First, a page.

www.sun.com.fj - Last updated 2/12/2008
A Fiji Inland Revenue and Customs Authority audit into the Soqosoqo Duavata Ni Lewenivanua’s company, the Duavata Initiative Limited, ordered by the interim Finance Minister, Mahendra Chaudhry, found that it had collected over $1.7milion in donations between 2005 and 2007.
The report also revealed that businessman Ballu Khan made a telegraphic transfer of $100,000 on March 7, 2006 to DIL but another cheque of $20,000 was dishonoured in 2005.
The DIL’s receipts for the period January 1, 2005 to October 31, 2007 were over $1.7 million, according to the report dated January 15, 2008, which recommended that the directors should be re-interviewed to explain the source of the large deposits and the destination of large withdrawals.
FIRCA assumed that the $1.7million represented donations or contributions by members, presumably in the large business sector.
Total withdrawals for the same period, according to the report, from two accounts in a Suva bank were over $1.8million.
Mr Chaudhry, according to FIRCA sources, tabled the report in a special Cabinet meeting the next day, on January 16, 2008. According to the sources, he also wanted FIRCA to find a way to tax DIL.Khan recently pleaded not guilty to five counts of conspiracy to murder interim Prime Minister, Commodore Voreqe Bainimarama, Mr Chaudhry, interim A-G Aiyaz Sayed-Khaiyum, and two senior military personnel Colonel Samuela Saumatua and Lieutenant-Colonel Sitiveni Qiliho.
A day after Khan's contribution to the DIL, the Fiji Labour Party had, on March 8, 2006, lodged a complaint with the DPP and then Police Commissioner Andrew Hughes about the distribution of funds by the SDL through DIL.
The FLP had claimed that the funds distributed by the SDL to needy people were an attempt to buy votes.
According to the FIRCA report, DIL was incorporated on January 6, 2003 as a private company limited by guarantee and not having a share capital. The original directors were deposed Prime Minister Laisenia Qarase, and Cabinet Ministers Ratu Jone Kubuabola and Kaliopate Tavola.
In May 2003, the leader of the Fiji Democratic Party and later FIRCA chairman and now an interim Cabinet Minister Filipe Bole, had attacked the formation of the DIL saying the Qarase government was devoid of conscience and had discarded all sense of balance, decency and fairness in order to remain in power. Mr Qarase defended DIL, saying it was meant to raise funds for the ruling SDL party by providing it with ongoing income support.
But Mr Bole said registration of the company was tantamount to overt bribery and corruption of the first magnitude. He had questioned how decent and honest people would stand up to such a high level onslaught for funds.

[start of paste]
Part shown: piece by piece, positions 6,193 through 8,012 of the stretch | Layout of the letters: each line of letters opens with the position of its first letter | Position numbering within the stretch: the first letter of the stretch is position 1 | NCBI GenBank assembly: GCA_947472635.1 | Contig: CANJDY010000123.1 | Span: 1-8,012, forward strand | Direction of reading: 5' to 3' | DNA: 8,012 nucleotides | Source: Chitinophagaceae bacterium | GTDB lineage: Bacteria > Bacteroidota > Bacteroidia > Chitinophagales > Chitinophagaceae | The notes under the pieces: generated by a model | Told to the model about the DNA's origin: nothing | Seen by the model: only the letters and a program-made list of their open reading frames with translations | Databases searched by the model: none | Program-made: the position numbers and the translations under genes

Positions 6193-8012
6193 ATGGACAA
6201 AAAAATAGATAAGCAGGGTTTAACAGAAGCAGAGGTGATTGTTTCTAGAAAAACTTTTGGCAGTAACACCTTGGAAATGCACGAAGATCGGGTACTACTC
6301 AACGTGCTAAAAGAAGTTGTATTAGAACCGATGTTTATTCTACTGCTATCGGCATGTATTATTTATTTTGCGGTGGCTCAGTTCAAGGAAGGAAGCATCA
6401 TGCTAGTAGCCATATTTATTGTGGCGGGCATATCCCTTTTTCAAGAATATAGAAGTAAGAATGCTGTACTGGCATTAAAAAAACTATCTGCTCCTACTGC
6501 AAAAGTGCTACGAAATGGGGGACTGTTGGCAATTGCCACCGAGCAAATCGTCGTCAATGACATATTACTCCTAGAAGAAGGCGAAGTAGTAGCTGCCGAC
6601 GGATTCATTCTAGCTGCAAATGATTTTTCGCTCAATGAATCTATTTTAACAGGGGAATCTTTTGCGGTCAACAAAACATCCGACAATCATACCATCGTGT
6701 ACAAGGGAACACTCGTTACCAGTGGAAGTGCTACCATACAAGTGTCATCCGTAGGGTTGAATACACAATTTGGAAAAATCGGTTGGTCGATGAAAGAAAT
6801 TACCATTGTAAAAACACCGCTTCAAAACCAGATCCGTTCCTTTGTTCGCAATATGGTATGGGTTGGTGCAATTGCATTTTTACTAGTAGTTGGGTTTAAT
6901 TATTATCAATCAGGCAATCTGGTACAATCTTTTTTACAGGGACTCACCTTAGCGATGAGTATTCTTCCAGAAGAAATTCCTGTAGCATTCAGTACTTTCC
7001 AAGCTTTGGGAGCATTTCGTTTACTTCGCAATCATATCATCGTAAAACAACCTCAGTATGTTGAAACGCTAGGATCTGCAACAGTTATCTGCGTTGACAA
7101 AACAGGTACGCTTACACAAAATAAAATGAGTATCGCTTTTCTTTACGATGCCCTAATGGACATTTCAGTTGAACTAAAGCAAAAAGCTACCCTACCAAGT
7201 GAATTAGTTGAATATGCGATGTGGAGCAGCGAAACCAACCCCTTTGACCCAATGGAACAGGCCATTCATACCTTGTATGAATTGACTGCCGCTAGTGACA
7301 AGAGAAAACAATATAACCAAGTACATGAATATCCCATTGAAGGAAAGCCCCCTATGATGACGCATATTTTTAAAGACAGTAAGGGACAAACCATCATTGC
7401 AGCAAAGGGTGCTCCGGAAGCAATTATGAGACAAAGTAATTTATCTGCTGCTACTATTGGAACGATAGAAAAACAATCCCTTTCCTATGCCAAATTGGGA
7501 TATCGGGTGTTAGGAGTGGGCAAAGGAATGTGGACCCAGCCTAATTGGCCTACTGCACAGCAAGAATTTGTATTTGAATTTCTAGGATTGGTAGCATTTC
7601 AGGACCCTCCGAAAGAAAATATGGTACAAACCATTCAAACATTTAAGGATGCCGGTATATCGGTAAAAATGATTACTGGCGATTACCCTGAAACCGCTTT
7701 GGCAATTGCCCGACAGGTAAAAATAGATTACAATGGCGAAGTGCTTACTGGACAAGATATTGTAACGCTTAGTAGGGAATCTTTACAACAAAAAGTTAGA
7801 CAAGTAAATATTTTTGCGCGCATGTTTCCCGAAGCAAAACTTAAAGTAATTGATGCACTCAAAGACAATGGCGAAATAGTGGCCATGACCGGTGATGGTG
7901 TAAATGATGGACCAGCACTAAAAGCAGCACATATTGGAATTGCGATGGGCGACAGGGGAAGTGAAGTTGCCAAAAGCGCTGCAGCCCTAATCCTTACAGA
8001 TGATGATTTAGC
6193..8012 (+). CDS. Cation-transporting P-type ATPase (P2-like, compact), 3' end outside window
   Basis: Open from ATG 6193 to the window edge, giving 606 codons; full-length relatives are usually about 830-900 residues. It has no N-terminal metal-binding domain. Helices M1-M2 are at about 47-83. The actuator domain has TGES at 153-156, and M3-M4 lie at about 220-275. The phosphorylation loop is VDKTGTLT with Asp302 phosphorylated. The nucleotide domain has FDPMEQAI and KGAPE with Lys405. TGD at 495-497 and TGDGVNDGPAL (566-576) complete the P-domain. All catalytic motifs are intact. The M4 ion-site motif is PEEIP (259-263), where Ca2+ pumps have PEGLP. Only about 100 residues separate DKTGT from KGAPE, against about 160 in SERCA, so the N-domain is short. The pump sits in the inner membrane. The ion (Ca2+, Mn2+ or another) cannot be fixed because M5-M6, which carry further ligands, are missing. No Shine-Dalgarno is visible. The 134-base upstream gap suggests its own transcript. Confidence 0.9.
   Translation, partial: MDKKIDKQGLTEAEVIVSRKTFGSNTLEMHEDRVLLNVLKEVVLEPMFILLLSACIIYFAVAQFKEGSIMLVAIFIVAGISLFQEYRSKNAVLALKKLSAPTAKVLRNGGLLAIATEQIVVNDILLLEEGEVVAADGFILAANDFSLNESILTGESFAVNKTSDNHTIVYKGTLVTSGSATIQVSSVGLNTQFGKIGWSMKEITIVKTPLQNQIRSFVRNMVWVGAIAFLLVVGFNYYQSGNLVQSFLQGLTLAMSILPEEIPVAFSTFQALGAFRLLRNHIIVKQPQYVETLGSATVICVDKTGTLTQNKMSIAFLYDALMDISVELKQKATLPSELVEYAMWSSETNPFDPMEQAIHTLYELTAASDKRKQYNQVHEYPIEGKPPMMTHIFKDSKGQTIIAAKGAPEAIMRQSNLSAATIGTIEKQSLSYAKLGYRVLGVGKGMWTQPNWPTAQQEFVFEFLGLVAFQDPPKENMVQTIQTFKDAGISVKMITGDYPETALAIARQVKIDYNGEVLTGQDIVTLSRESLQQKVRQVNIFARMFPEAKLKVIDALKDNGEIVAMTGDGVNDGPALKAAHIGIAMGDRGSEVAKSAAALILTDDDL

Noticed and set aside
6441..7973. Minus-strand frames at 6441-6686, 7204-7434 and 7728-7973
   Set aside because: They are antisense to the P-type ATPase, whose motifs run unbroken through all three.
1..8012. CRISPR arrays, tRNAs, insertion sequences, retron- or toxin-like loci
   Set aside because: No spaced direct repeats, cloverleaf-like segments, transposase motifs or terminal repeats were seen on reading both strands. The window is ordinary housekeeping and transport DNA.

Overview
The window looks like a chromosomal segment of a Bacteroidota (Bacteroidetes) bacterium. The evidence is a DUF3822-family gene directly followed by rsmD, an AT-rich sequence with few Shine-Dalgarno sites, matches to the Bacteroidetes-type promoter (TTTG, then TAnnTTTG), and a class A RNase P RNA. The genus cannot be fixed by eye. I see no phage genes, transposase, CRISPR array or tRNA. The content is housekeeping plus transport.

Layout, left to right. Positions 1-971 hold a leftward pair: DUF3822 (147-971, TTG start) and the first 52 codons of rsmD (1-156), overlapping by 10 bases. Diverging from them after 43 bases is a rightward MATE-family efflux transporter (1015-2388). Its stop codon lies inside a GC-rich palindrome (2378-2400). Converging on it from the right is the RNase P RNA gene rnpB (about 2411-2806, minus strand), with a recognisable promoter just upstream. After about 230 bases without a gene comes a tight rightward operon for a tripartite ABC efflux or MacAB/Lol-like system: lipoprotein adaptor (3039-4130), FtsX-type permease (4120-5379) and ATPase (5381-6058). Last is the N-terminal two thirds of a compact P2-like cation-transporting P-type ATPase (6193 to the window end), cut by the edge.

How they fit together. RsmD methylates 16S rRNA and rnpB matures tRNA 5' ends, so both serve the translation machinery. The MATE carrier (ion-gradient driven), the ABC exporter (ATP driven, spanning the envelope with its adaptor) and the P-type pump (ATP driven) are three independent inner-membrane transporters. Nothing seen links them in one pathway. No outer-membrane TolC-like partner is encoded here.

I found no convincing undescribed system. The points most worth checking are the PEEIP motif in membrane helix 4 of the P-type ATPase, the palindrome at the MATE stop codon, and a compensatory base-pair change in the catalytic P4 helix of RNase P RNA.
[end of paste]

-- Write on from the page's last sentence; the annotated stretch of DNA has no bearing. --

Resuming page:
Mr Bole said the government leadership did not seem able to see the conflict of interest between its official and private capacities.
The 26 objectives of the company, according to the FIRCA report, were widely drafted, with the first being as follows: “To provide financial, social, administrative, structural support and other assistance for political organisations which support free enterprise within Fiji.” The report noted that the DIL was not registered as a taxpayer and a title search showed no properties were owned. Two directors were interviewed in November 2007. They advised that the company was a non-profit one and did not undertake any commercial activity. The main source of income was donations from members.
The company's funds are used for: (a) general office administration (50 per cent); (b) members' benefits (30 per cent); and charity (10 per cent) for example scholarships for the poor.
FIRCA carried out a search of one of the banks in Suva where the directors advised the company's accounts were held.
On November 29, 2007, the bank provided bank statements for accounts 7591733 and 7195843 for the period January 1, 2005 to October 31, 2007. The bank notified FIRCA that the company held no other accounts or interest bearing deposits. It however, according to the report, stated that Mr Qarase had given the bank a $500,000 guarantee on March 28, 2006.
FIRCA provided a detailed analysis of account number 7591733 of all the deposits and withdrawals by the DIL.
On January 1, 2005 the DIL had an opening balance of $25,186 on that account and it had a closing balance of $225,979.80 on December 31, 2005. Between January 1, 2006 and December 31, 2006 it had $118,397.72, with deposits in between the period of $996,043.00 and withdrawals of $1,094,484.40. There were also dishonoured cheques of $1000.
On January 1, 2007, there was an opening balance of $118,379.92 and a closing balance of $61,083.65 on October 31, 2007.
The statements, the report stated, showed some deposit transactions with Ballu Khan, such as $20,000 dishonoured cheques in 2005 and telegraphic transfer of $100,000 on March 7, 2006.
On April 28, 2006 a withdrawal of $400,000 was made which sent the account into overdraft. There was no corresponding deposit to account number 7195843, according to the report.